With the changing employment paradigm in the Northwest – from logging to anything that turns a dollar – Teanaway Solar Reserve LLC’s proposal, to lease 400 acres of clear-cut land for a solar installation from American Forest Land Co., seems like a step in the right direction.
The proposal, first publicly floated in July, sees Teanaway (a consortium of private, unnamed investors) eventually constructing a solar farm comprised of about 400,000 solar photovoltaic (PV) panels producing 75 megawatts of clean, solar electricity, or enough to power about 45,000 homes, according to Teanaway’s Managing Director, Howard Trott.
Ellensburg, Washington-based American Forest Land Co., which reportedly hasn’t sold any lumber since 2006 due to rising transportation costs and falling new home sales, owns 43,000 acres of land across the central portion of Washington State. It’s a tax burden that could be ameliorated by the lease revenue provided by the proposed solar farm, and a direction many West Coast lumber companies would like to pursue. In fact, for many, it’s either that or sell to real estate developers, most of whom are facing the same bleak economy and static housing sales.
Renewable energy seems a better bet, given federal tax incentives under the American Recovery and Reinvestment Act, and the state’s renewable portfolio standard, or RPS, of 15 percent of energy from renewables by 2020.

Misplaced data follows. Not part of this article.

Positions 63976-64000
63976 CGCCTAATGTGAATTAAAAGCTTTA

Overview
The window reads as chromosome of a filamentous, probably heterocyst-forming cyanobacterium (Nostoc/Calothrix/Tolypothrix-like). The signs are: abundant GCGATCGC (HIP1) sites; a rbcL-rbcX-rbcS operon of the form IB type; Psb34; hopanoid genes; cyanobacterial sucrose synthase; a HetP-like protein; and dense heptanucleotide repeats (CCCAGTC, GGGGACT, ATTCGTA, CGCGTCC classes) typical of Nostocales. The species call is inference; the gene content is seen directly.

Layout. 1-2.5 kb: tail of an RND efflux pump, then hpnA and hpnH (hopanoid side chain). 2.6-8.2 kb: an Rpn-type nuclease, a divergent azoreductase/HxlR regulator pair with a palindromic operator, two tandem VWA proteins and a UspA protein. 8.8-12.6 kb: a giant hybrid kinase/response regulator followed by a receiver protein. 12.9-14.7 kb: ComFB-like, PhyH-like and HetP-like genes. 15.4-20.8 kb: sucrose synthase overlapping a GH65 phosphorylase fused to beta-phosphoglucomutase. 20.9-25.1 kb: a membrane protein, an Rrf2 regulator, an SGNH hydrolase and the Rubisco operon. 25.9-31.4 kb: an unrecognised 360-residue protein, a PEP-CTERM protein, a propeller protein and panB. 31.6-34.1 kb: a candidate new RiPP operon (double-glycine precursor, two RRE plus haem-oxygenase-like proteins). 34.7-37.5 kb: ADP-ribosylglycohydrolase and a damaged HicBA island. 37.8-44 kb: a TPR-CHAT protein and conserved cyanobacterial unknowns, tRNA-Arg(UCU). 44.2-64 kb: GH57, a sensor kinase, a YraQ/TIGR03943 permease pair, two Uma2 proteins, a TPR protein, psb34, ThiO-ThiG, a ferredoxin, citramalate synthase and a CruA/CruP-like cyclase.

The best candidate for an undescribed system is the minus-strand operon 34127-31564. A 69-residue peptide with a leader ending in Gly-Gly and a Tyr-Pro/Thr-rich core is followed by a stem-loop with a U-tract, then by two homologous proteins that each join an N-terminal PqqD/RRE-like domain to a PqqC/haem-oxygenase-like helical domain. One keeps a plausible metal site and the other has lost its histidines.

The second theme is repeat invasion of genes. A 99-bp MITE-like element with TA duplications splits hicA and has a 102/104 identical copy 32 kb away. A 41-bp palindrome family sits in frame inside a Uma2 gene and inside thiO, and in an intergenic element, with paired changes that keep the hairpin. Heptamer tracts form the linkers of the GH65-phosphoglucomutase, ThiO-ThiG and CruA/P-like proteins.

This RPS, Number 937 (passed in 2006), provides specifically for 3 percent of generation load from renewables by 2012, rising to 15 percent of load by 2020, and applies to all Washington utilities serving more than 25,000 customers. Its passage made Washington the second state in the nation, after Colorado, to pass an RPS by ballot initiative.
Not only does Teanaway want to build a solar farm, employing several hundred temporary construction workers and about 35 permanent solar farm maintenance staff, but it also hopes to attract a solar panel manufacturing firm to the area (Cle Elum, Kittitas County), where unemployment currently hovers above 8 percent.
The best thing about this proposal, assuming Kittitas County officials rule the project non-significant (in environmental terms) is that is does not involve public lands and so needs no federal input, unlike so many proposed (and opposed) Mojave Desert planned solar projects.
If, on the other hand, the county decides the project will have a significant impact, Teanaway will either have to file an EIS (environmental impact statement) or challenge the ruling, but neither of these scenarios is likely, Teanaway’s consultant, Matt Steuerwalt points out, since the land isn’t exactly pristine, given former clear-cutting.
Teanaway is in talks with regional utilities Puget Sound Energy and Bonneville Power to obtain power purchase agreements and transmission access. A county-wide economic impact study has been completed, and Trott assures that the project is fully invested, though no names have been mentioned.
There appears to be mild opposition to the proposal, which can be challenged in Kittitas County Superior Court. Most of the concern stems from the secrecy surrounding the project. Otherwise, county and regional officials see it as a promising way to use idled land which has no essential environmental value.